After waiting for many years, the sons and daughters of New York's big game hunters will have the opportunity to join their parents in the pursuit. As a result of recently enacted legislation, the youth hunting bill will permit 14-year-old hunters to carry a firearm and accompany adults while hunting big game.

September kicks off the big game hunting season, with early bear opening on September 13. As caretakers close up 'their people's camps' on the lakes, they will return to the woods to open their own hunting camps up for the season. In the Adirondacks, hunters can spend time afield from September until December pursuing their game. New York state offers one of the longest hunting seasons in the Northeastern states.

The schedule of the big game hunting season also overlaps with other favorite outdoor pursuits. I've often utilized a canoe, mountain bike and even cross country skis in some years, to access areas to hunt.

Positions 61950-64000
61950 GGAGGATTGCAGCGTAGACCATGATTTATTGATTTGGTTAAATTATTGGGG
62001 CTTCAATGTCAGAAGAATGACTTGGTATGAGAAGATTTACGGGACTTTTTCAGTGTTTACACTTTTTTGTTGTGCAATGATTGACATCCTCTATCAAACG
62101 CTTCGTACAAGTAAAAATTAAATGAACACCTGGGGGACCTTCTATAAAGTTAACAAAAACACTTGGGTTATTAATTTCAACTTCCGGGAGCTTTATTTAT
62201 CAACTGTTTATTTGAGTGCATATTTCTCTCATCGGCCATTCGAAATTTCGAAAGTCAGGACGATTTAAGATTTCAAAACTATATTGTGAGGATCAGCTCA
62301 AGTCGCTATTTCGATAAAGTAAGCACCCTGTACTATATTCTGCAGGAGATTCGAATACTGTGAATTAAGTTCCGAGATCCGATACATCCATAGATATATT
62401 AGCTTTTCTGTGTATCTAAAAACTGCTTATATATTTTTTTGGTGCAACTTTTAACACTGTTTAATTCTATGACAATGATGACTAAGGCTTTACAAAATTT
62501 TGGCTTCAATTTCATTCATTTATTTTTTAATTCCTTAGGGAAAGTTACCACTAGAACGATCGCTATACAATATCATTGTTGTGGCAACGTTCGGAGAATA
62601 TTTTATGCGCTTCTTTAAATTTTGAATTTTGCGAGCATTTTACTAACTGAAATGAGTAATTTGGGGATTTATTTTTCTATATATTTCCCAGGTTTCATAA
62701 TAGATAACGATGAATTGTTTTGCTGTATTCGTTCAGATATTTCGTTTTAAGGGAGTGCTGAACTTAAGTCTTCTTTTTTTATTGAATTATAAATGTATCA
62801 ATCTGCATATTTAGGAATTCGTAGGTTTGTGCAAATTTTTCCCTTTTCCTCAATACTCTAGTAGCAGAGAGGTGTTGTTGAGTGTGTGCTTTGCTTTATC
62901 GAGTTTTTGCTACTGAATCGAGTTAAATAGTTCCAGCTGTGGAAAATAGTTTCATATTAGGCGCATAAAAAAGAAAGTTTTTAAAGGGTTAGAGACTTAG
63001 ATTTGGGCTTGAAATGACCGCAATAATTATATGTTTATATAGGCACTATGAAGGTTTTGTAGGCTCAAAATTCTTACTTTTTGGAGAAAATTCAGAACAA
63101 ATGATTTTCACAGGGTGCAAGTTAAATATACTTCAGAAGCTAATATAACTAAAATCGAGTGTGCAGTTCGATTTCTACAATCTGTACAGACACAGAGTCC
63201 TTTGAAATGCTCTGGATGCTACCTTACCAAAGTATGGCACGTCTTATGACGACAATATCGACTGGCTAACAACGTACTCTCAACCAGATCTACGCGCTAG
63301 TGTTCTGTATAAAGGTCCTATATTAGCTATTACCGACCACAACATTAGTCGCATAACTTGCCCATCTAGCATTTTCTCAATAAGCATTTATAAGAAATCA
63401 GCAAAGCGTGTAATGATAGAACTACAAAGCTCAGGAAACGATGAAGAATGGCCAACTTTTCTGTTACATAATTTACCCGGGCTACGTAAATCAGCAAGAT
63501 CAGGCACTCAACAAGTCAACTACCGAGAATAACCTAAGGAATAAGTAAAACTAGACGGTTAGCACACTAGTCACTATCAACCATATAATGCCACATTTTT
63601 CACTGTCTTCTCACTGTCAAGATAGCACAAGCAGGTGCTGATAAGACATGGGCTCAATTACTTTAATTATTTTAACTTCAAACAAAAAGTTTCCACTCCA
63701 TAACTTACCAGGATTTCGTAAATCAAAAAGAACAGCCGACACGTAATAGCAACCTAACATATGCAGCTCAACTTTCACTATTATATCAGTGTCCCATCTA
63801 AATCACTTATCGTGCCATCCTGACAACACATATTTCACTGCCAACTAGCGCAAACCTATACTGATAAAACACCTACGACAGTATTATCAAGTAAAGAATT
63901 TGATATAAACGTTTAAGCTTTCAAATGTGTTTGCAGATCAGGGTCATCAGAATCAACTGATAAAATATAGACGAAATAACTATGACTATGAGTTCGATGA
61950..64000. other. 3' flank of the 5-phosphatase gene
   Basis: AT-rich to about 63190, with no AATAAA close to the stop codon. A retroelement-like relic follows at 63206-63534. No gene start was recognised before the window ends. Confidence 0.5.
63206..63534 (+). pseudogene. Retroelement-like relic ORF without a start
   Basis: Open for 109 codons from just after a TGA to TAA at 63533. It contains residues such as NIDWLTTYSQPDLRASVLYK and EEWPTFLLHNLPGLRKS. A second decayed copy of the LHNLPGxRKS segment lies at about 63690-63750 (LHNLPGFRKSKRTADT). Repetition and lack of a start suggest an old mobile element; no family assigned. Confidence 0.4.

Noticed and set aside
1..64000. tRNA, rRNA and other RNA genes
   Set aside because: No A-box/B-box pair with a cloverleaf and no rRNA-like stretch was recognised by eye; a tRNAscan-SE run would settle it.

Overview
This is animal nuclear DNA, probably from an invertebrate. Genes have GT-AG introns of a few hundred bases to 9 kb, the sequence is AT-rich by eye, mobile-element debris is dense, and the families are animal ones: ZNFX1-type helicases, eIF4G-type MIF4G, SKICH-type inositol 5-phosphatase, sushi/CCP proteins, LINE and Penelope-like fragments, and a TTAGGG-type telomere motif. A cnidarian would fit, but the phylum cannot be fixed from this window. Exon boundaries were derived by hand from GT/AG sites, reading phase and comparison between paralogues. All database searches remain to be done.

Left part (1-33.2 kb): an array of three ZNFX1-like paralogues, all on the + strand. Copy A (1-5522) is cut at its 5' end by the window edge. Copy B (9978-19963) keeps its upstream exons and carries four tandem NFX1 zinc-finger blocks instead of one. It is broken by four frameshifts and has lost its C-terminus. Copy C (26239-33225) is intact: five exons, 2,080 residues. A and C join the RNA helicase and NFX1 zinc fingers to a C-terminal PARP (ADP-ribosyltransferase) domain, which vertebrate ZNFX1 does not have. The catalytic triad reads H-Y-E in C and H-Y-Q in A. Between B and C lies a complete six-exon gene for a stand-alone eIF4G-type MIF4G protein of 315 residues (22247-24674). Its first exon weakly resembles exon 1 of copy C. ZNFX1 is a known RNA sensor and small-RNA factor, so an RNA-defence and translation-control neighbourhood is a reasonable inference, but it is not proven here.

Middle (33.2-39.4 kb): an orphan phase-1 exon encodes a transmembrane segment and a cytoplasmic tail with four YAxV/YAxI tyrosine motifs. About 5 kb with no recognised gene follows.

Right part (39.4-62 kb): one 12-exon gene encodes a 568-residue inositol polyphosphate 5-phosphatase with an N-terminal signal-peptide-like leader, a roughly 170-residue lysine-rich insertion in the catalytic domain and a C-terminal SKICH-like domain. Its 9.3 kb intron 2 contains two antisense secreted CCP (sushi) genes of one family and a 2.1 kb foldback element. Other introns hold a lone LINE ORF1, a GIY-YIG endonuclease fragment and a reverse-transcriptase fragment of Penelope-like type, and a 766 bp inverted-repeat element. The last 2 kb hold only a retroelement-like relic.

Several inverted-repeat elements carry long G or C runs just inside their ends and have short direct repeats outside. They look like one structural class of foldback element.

The Fishing report

With the beginning of the hunting seasons, trout season begins to wind down but not before the fall spawn offers up opportunities for trophy quality angling for brilliantly colored browns, lake and brook trout.

At about the same time, salmon begin to enter the rivers to begin their fall spawn run, providing yet another exciting angling outlet.

Despite the consistently wet weather, water conditions remain excellent for this time of the season and most local waters continue to remain productive. Trout are becoming increasingly active on the ponds while the consistent insect hatches have served to keep riverside anglers happy.

On the lakes, both bass and pike fishing enthusiasts have experienced continued success especially with live bait such as crayfish and minnows, as well as with lures and jigs.

The Ausable River is in great shape, with water temperatures in the low 60s and good water clarity. The Saranac remains a bit high from the recent rains, but it has been producing some nice fall browns in the pocket waters above Franklin Falls Flow.